Saturday, December 25, 2010

Happy vs. Merry

Type comparison of happy and merry, happy is green and understated, merry is red and crazy-looking
Daughter Number Three-Point-One tells me that it's pretty common among her Harry-Potter-reading peers to follow the British practice of wishing each other a "happy Christmas" rather than a "merry Christmas."

This got me to thinking about the difference between the two words. Merry is almost never used in the U.S. except in the context of "merry Christmas." I can imagine a context where one might say "He was making merry," but it would always include drinking alcohol.

Merry is clearly an archaic term, at least in the U.S., but even so, it seems more action-oriented, while happy seems like a state of being. Without checking a dictionary, I'd say happy's best synonym is content (even mildly joyful), while merry's would be cheerful.

One of my favorite social science factoids is that average Western parents, when asked what they want most for their children, answer that they should be happy, while parents from other parts of the world will come up with different wishes, generally. Western parents don't wish their children will be merry; happiness is an ongoing state, while merriment is a fleeting moment.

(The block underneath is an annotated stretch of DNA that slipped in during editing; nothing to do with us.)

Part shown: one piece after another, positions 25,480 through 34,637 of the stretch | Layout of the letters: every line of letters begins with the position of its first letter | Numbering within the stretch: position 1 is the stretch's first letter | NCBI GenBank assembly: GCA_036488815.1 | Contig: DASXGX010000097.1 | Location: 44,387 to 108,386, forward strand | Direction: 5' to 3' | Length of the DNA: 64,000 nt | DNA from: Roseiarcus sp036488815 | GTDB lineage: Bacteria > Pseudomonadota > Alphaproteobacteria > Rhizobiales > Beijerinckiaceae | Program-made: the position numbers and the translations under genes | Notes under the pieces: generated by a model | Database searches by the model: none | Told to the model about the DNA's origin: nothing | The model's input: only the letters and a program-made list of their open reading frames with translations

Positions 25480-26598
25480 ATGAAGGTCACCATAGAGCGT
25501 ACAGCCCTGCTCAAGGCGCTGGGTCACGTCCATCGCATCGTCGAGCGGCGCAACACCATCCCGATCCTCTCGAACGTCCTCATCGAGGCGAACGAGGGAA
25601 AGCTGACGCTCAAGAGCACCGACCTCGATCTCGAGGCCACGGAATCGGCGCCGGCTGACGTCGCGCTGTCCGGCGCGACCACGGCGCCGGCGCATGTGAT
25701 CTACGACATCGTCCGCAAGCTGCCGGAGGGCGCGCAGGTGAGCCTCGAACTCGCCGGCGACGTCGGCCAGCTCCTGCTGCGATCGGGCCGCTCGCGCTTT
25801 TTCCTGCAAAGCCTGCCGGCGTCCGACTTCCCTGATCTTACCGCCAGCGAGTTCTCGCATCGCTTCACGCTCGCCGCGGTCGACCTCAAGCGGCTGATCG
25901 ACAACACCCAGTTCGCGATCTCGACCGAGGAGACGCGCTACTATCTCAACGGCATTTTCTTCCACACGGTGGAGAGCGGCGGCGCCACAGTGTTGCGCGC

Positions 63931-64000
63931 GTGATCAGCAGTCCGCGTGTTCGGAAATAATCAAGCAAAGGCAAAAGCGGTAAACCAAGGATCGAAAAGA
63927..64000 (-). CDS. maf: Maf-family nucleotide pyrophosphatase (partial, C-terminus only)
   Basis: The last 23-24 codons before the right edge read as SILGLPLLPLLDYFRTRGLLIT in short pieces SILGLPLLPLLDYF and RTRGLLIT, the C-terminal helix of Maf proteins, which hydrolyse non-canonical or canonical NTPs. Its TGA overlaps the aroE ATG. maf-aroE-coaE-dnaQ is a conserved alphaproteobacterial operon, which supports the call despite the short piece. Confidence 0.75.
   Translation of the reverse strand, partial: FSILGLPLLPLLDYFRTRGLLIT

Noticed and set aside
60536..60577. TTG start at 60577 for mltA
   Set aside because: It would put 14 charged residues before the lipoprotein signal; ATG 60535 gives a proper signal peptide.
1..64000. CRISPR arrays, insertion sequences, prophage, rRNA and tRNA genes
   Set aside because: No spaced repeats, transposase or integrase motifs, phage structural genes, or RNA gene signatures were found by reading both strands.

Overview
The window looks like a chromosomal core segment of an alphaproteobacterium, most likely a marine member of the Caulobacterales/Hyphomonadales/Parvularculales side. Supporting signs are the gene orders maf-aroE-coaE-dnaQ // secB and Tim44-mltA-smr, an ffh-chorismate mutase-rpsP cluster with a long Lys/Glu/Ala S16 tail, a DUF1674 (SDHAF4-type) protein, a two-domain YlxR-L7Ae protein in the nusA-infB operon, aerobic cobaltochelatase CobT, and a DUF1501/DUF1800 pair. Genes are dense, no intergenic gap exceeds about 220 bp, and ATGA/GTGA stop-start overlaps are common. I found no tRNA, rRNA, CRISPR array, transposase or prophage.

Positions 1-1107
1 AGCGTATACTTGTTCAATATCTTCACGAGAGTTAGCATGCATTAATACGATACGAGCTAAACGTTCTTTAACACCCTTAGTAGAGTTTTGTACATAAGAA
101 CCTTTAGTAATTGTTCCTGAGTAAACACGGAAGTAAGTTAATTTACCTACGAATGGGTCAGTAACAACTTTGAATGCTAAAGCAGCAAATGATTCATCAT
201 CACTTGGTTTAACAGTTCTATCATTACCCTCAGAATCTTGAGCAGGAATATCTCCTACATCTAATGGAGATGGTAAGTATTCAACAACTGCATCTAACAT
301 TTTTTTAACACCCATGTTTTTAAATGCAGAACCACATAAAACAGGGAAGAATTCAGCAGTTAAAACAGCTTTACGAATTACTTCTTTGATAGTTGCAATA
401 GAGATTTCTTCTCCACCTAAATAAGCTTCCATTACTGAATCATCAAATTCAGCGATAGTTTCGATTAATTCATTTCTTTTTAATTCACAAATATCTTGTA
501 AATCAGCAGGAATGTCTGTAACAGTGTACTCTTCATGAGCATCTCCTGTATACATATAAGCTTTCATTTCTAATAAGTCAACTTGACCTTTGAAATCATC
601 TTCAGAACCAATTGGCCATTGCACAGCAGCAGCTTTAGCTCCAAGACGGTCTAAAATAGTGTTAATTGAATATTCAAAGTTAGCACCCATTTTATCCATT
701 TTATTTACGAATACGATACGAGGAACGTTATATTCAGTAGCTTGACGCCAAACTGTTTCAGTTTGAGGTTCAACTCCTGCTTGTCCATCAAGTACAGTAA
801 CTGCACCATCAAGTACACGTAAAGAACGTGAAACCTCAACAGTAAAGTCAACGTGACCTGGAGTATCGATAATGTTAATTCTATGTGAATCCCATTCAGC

There are ways of using happy that diverge a bit from my train of thought. "Happy accident," for instance, where happy hews to one of its other meanings (fortunate), or even "happy to be here," where the closest synonym would be glad. Not to mention the suffix-type of use, such as "trigger-happy."

Oddly, in my opinion, all the dictionaries I just consulted list the first meaning of happy as something like "favored by luck or fortune." This fits the British use of "happy Christmas," I suppose, but I doubt it's what the average American parent has in mind when they say they want their child to be happy. They would all choose the second definition: "enjoying pleasure, satisfaction or joy."

Happy derives from the Middle English word hap, meaning chance or fortune. The Online Etymology Dictionary says:

[the] sense of "very glad" first recorded late 14c. Ousted O.E. eadig (from ead "wealth, riches") and gesælig, which has become silly. O.E. bliðe "happy" survives as blithe. From Greek to Irish, a great majority of the European words for "happy" at first meant "lucky." An exception is Welsh, where the word used first meant "wise."
Clearly, this word has undergone a shift in its meaning

Merry, on the other hand, appears to be closely related to mirth, as well as well as the Old High German murg, which meant "brief."

So wishing your child will be merry might be inviting bipolar disorder (since if the mirth is only brief, what happens the rest of the time?), while happiness in its second meaning hits the longer-term desire for joy.

But if we were Welsh, we'd all be holding out for wisdom.

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